2020 Global Nutrition Report
The Global Nutrition Report was produced after the first Nutrition for Growth Initiative Summit (N4G) in 2013 after which the first of these annual reports were published. This report aims for all stakeholders to end malnutrition in all its forms. This year, the report focuses on nutrition equity leading to unequal nutrition outcomes.
The progress towards the global nutrition targets is too slow and currently, no targets are on track to reach the 2025 targets:
- Stunting (short for their age) affects 149 million children
- 40.1 million children are overweight
- 1.13 billion adults have raised blood pressure
- 422.1 million people are diabetic
- 677.6 million adults are obese
We have summarised some key points of the report below, you can access the full report here:
- Many countries are experiencing a double burden of malnutrition where obesity and other non-communicable diseases (NCD’s) co-exists with undernutrition. The prevalence is increasing and there are no signs of slowing down globally.
- Malnutrition exists within populations and countries with vulnerable people being the most affected
- Everyone deserves and should have access to healthy affordable food and quality nutrition care although this isn’t due to personal options but other systematic barriers that need to be removed.
- There are many social factors which add to nutrition inequity such as wealth, social, cultural perception of age, gender and ethnicity; whilst conflicts and COVID-19 had exposed the injustices of our food and health systems.
- For example, poor people may not be able to afford healthy food or it may not even be readily available in their communities leading to worse nutrition outcomes this, in turn, can lead to more inequity
Challenges within the food system:
- Existing agriculture systems are largely focused on staple grains like rice, wheat and maize rather than a diverse range of foods that includes fruits, nuts and vegetables.
- Additionally, fresh food and nutrient-rich food is often less accessible or affordable compared to staple grains or processed food.
- Food quality is another issue, as packaged and processed foods are very common especially with the growth of supermarkets and fast-food chains.
- These foods are often highly processed and unhealthy as it does not meet international recommendations on salt, sugar and fat levels.
- Advertising and marketing methods influence consumer behaviours and consumption patterns. Ultra-processed foods are cheap and intensively marketed to low-income groups.
The report calls for nutrition to be better embedded throughout healthcare by addressing some of the challenges:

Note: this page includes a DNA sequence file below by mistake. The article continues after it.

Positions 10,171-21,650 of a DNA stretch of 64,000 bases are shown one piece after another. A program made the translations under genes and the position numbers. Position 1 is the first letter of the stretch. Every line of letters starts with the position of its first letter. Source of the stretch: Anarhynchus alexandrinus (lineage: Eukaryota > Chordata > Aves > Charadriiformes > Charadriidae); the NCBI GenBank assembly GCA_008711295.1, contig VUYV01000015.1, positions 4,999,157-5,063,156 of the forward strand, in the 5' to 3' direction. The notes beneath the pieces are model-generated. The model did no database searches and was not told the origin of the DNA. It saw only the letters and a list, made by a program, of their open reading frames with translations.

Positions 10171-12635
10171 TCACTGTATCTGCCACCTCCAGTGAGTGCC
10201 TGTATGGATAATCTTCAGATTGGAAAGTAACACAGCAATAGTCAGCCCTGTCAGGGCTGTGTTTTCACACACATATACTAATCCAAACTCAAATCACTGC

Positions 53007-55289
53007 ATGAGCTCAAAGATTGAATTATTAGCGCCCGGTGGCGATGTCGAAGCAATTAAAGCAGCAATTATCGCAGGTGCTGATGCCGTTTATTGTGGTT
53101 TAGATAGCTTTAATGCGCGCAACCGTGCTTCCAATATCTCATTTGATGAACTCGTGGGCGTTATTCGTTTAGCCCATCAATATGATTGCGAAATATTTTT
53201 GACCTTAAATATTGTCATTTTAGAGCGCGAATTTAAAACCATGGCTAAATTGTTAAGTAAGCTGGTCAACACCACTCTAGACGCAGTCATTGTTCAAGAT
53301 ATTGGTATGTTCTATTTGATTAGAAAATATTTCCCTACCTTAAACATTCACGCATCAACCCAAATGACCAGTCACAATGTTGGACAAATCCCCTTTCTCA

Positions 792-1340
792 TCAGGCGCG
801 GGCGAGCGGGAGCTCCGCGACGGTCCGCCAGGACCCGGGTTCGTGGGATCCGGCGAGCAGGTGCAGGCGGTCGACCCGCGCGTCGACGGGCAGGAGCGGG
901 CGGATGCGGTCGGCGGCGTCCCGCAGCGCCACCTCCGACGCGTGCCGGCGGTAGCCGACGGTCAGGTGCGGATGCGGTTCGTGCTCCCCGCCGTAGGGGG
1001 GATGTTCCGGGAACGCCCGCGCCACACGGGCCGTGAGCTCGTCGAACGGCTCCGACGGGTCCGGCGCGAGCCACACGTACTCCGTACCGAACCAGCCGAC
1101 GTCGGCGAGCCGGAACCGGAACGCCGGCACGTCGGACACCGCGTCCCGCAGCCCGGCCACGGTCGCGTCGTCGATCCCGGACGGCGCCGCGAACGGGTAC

- Increase funding as current nutrition actions represent a small proportion of national health budgets which reduce healthcare spending in the long-term
- Integrate nutrition into our health systems including preventative and curative treatments and focussing on vulnerable people
- Implement and develop policies and frameworks to ensure the availability of healthy foods for all countries, communities and sectors from production to consumption
- Implement, deliver, monitor and evaluate fiscal, reformulation, community-based, labelling and marketing measures. For example, The Soft Drinks Industry Levy (SDIL); and other taxes can be placed on unhealthy foods such as regulating bans on trans-fat.
- Hold the food industry accountable for producing and marketing healthier food products
- Incorporate a variety of health professionals to reduce inequities in access and enhance their potential through educational and development opportunities.
- Regulation and public information campaigns should provide consumers with a complete understanding of unbiased information.
We need to tackle the injustices in the food and health system to make healthier food more accessible and affordable for everyone by having an equity-focused approach.
Sheena Bhageerutty, Registered Associate Nutritionist for Action on Salt and Sugar said:
“In the UK, undernutrition and obesity co-exist. In order to ensure everyone has access to healthy, affordable food and nutrition care. it is imperative to address the inequalities and integrate nutrition into our health systems.
This report shows the importance of collaboration between health professionals and stakeholders to reduce epidemics across populations and build equity globally. Likewise, Action on Sugar and Salt continues to work with key stakeholders to address our unhealthy food environment through the Seven-point Prevention Plan by advocating for mandatory front-of-pack labelling and ensuring healthier products to be marketed, promoted and advertised to turn the tide.”